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Name: People v. Jones
Case #: C059440
Court: CA Court of Appeal
District 3 DCA
Opinion Date: 09/03/2010
Subsequent History: Review granted 12/15/10: S187135

When there is reason to believe that criminal activity is ongoing or that evidence of criminality remains on the premises, what otherwise would be stale information presented in a search warrant, may provide probable cause for issuance of the warrant. The victim’s purse containing her identifying information was stolen in 2002. In 2004, she received correspondence from collection agencies indicating that her identification had been used to open accounts and there were overdue accounts with AT&T and Liberty Wireless. An overdue account with AT&T had appellant’s name and address. Also in 2004, the victim received a letter from Sprint advising her that her application had been denied. But she had not made such an application. In September 2004, the police sought and obtained a search warrant for appellant’s residence, listing this information. A search of the residence uncovered the cell phone associated with the AT&T account. Appellant pled no contest to several offenses and admitted a prior “strike,” and a prior prison term enhancement. The court struck the “strike” and prior prison term enhancement and sentenced appellant to three-years and eight months in prison, and declined to award day for day conduct credits pursuant to amended Penal Code section 4019. Appellant argued the search warrant was based on stale information. An affidavit in support of a search warrant must provide information indicating that that there is a fair probability that contraband or evidence of a crime will be found in a particular place. Information that is remote in time may be deemed stale and insufficient to provide probable cause. Generally, information is stale if there is a delay of more than four weeks and longer delays are justified only where there is evidence of an activity continuing over a long period of time or the nature of the activity is such as to justify the inference that it will continue until the time of the search. Here, the court could reasonably infer that since appellant had the victim’s identity and illegally used it in November 2003 (the AT&T account), the later illegal uses for similar purposes (the Sprint account) were also connected to him. This inference supported the probable cause finding.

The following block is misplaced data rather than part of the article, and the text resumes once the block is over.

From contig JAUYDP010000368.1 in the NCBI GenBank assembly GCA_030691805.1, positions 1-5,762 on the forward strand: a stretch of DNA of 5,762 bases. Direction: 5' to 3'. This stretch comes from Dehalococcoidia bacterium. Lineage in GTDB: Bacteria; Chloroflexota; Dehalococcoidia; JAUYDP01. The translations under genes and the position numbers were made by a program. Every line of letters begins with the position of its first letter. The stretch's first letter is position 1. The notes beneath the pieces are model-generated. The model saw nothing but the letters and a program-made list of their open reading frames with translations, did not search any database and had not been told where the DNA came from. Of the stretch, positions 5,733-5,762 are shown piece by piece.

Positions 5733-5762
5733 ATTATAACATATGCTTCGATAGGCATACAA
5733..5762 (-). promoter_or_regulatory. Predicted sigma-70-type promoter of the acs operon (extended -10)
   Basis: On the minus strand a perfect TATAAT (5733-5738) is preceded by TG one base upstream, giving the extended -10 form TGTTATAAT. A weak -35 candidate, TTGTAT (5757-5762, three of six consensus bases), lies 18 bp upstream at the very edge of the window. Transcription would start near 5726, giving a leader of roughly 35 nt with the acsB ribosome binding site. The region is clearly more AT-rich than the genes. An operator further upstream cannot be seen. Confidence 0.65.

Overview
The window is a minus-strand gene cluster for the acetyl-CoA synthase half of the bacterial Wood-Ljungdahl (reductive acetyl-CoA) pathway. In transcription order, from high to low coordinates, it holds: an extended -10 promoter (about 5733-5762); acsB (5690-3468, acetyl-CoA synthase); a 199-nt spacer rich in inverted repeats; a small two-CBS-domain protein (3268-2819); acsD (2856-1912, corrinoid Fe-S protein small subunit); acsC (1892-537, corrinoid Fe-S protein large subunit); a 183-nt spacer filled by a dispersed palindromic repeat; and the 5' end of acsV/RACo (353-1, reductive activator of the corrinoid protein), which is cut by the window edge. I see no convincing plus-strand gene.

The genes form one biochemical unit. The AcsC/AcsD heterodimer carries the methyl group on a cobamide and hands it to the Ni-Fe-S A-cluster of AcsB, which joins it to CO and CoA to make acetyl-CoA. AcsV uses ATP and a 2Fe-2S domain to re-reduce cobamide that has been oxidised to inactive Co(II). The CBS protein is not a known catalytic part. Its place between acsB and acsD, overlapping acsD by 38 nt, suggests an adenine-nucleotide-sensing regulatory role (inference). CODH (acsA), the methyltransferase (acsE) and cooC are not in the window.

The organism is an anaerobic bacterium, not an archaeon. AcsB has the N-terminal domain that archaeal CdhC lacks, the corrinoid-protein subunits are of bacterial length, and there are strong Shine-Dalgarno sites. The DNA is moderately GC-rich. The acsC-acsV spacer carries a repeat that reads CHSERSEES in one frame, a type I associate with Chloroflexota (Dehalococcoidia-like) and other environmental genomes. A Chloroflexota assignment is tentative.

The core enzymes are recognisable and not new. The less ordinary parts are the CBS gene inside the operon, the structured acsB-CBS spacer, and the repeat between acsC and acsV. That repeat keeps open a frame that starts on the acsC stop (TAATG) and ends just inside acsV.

By agreeing to a maximum term in a plea bargain, a defendant who is sentenced to that term, or less, is barred from arguing on appeal that the sentence imposed violates Penal Code section 654, unless the claim is asserted when the agreement is recited on the record. Appellant claimed that the concurrent sentences imposed violated Penal Code section 654. Noting that the matter has not yet been definitively decided by the Supreme Court, the appellate court found that the language of California Rules of Court rule 4.412 (b) which says, “By agreeing to a specified term, . . . , a defendant who is sentenced to that term . . . abandons any claim that a component of the sentence violates section 654’s prohibition of double punishment . . .,” does not mean a specific term, as argued by appellant. Specified and maximum term do not have mutually exclusive meanings and a term is “specified” in a plea agreement even when it is a maximum term because it is identified explicitly, or is specified. Accordingly, as here, when a maximum term is specified in a plea agreement, appellant is estopped from arguing on appeal that the sentence violates section 654.
Under amended Penal Code section 4019, a defendant is ineligible for day for day presentence conduct credits if it is pled and proven that he has a prior “strike” conviction, unless the strike was stricken for the purpose of applying section 4019. Because a prior serious felony conviction makes a defendant ineligible for additional presentence custody credits, its effect is increased punishment and, therefore, the “strike” must be pled and proven to deny defendant the benefits of amended section 4019. If the prior serious felony conviction is pled and proven but the court elects to strike it under Penal Code section 1385, whether defendant will receive the benefits of section 4019 will depend on the court’s purpose in striking the prior. If the purpose is for section 4019, as opposed to striking the prior to avoid the sentencing requirements of the Three Strikes Law, defendant is eligible for day-for-day presentence conduct credits. Here, because the amendment to section 4019 had not been enacted at the time of sentencing, the matter was remanded to give the trial court the opportunity to exercise its discretion and strike the prior for the purpose of applying section 4019.